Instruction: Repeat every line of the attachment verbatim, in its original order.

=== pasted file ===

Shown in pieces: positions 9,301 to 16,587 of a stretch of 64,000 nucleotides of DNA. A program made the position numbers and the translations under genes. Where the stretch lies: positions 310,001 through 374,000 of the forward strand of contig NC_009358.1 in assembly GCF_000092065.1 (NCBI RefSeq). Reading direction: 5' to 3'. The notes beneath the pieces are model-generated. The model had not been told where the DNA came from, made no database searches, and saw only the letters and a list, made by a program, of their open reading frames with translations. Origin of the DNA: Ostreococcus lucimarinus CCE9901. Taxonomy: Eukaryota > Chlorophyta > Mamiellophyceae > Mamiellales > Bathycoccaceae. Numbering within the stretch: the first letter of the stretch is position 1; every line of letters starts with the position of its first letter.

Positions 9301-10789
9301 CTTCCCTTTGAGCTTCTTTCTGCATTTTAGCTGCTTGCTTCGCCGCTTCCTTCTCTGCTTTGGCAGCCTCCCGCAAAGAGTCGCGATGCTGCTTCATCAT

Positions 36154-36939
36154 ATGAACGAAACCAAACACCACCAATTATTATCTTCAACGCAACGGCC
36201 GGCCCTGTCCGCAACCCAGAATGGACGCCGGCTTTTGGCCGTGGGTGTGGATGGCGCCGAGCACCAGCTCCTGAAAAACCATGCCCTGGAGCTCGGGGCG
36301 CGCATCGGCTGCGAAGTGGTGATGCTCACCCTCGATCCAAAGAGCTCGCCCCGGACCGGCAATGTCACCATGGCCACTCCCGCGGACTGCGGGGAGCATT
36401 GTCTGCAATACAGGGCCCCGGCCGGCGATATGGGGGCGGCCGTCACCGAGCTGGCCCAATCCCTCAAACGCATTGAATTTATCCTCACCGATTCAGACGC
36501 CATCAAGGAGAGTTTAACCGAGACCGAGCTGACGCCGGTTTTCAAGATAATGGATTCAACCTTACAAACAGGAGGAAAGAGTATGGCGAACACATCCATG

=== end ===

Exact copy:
Shown in pieces: positions 9,301 to 16,587 of a stretch of 64,000 nucleotides of DNA. A program made the position numbers and the translations under genes. Where the stretch lies: positions 310,001 through 374,000 of the forward strand of contig NC_009358.1 in assembly GCF_000092065.1 (NCBI RefSeq). Reading direction: 5' to 3'. The notes beneath the pieces are model-generated. The model had not been told where the DNA came from, made no database searches, and saw only the letters and a list, made by a program, of their open reading frames with translations. Origin of the DNA: Ostreococcus lucimarinus CCE9901. Taxonomy: Eukaryota > Chlorophyta > Mamiellophyceae > Mamiellales > Bathycoccaceae. Numbering within the stretch: the first letter of the stretch is position 1; every line of letters starts with the position of its first letter.

Positions 9301-10789
9301 CTTCCCTTTGAGCTTCTTTCTGCATTTTAGCTGCTTGCTTCGCCGCTTCCTTCTCTGCTTTGGCAGCCTCCCGCAAAGAGTCGCGATGCTGCTTCATCAT

Positions 36154-36939
36154 ATGAACGAAACCAAACACCACCAATTATTATCTTCAACGCAACGGCC
36201 GGCCCTGTCCGCAACCCAGAATGGACGCCGGCTTTTGGCCGTGGGTGTGGATGGCGCCGAGCACCAGCTCCTGAAAAACCATGCCCTGGAGCTCGGGGCG
36301 CGCATCGGCTGCGAAGTGGTGATGCTCACCCTCGATCCAAAGAGCTCGCCCCGGACCGGCAATGTCACCATGGCCACTCCCGCGGACTGCGGGGAGCATT
36401 GTCTGCAATACAGGGCCCCGGCCGGCGATATGGGGGCGGCCGTCACCGAGCTGGCCCAATCCCTCAAACGCATTGAATTTATCCTCACCGATTCAGACGC
36501 CATCAAGGAGAGTTTAACCGAGACCGAGCTGACGCCGGTTTTCAAGATAATGGATTCAACCTTACAAACAGGAGGAAAGAGTATGGCGAACACATCCATG